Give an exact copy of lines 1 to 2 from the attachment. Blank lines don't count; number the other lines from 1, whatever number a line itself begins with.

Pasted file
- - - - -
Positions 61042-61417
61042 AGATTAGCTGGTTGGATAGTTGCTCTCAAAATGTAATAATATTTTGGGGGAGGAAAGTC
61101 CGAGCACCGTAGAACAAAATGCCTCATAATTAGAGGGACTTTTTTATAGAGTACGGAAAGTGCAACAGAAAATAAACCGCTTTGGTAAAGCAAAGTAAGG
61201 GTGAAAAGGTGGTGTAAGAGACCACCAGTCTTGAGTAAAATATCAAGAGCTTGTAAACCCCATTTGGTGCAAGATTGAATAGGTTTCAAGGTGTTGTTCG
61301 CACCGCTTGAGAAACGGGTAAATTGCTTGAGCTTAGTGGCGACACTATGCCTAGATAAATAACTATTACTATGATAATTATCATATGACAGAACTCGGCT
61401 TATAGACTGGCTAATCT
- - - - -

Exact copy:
Positions 61042-61417
61042 AGATTAGCTGGTTGGATAGTTGCTCTCAAAATGTAATAATATTTTGGGGGAGGAAAGTC